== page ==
8. I don’t quite grasp Scott’s dislike of this movie. Its not great by any stretch but I still thought it was decent and worth seeing. Then again I thought Unbreakable was a complete waste of 2 hours I’ll never get back which leads me to the issue of movie critics like Ebert. What constitutes a good move? Well its entirely subjective because it is whatever entertains someone. IIRC, Randy didn’t care much for Blade Runner yet thinks the Village is worth seeing 20 times. Don’t ask me to try and make sense of that. To me this was like 6th Sense, decent but one and done.

    As for the star studded cast, Sigourney Weaver is best known for Aliens and Ghostbusters. By the 2000s she was doing a lot of unknown movies. Same for Hurt. I do not get the feeling either of them were commanding A list salaries at that point in their career. These were two that made their name and impact 20 years earlier. In 2004 who was Jesse Eisenberg? Brody was just coming off the Pianist and was probably the most ‘current’ actor other than Phoenix. Just my two cents.

  9. At about 1:12, Randy brought up a piece of trivia stating that M. Night went over the script “multiple times” to make absolutely sure that there were no contractions in it. Three clips later, a Brendan Gleeson clip is played where he finishes by saying “You’re very kind.”

    I guess M. Night should have gone over it one more time. 😉

  10. I like The Village quite a bit, but I’ve got it couched in my mind with classic Twilight Zone, Alfred Hitchcock Presents, and the creepy literature out of period New England where monsters, devils, and all manner of malevolent tree folk lived in the woods. It really is totally implausible, but I think that it’s supposed to be more surreal and tunnel-vision psychological than anything.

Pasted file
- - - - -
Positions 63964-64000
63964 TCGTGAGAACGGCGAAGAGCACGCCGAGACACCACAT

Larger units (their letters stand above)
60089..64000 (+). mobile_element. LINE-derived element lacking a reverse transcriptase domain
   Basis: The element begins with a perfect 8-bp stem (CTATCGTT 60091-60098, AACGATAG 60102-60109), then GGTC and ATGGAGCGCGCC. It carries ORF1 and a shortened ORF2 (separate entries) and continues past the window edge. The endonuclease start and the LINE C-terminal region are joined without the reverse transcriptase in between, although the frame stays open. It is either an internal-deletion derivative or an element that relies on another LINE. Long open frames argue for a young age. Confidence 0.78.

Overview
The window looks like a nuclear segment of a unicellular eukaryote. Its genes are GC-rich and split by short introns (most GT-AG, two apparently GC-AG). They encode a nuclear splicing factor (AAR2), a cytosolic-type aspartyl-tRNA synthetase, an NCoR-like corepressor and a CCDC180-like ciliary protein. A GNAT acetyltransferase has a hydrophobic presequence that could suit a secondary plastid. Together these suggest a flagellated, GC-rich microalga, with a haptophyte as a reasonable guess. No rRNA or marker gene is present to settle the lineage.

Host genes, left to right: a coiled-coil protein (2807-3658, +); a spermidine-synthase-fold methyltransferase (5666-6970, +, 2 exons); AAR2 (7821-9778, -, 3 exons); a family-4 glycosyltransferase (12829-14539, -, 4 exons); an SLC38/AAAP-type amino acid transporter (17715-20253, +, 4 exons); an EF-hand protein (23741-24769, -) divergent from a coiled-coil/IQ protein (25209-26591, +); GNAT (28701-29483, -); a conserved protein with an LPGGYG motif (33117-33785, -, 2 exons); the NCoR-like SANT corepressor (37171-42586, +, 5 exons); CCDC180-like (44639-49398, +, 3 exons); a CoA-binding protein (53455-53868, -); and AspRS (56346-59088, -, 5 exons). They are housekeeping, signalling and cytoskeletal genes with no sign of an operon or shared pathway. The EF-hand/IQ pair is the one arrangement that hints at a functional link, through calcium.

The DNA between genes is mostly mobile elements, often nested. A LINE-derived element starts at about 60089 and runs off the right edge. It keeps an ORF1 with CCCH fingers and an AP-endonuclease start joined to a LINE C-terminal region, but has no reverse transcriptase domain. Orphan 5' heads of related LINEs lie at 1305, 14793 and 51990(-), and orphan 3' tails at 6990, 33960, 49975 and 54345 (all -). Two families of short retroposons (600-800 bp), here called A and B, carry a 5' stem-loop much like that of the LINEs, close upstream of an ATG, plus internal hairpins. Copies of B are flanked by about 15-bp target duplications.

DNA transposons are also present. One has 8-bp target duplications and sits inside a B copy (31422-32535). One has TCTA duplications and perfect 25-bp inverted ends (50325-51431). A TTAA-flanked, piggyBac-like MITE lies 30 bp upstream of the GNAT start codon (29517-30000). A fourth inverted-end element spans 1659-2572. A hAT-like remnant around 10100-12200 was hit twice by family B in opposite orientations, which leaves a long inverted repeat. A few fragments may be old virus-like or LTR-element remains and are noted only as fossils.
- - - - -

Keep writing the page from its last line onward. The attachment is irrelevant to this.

11. First Ennio Morricone and now Vangelis. Stop claiming all my favorite film music composers are dead! I don’t want to have to pause the episode and check wikipedia just to be sure every time. Loved the show though.

  12. Holy smokes was that “Indian” comment cringe! Why is Scott always so angry, almost without fail he’s the only one of you to call someone fat or ugly or bignosed out of pure causticity, without any inherent humor or comedic value. I almost listen to this podcast now in spite of angry Scott, because the rest of you are so insightful and well-versed in film knowledge. I only wish that you wouldn’t let the least informed of your group to dominate so much of the conversation, but I’m very happy that you let Scott know immediately how bad his Indian comment played no matter how he tried to rationalize it away.

    Please keep doing what you’re doing, it’s a great podcast despite these problems.

    • Angry? I’m not angry. Sounds like you might just have a good old personality problem with me. That’s cool. It happens sometimes.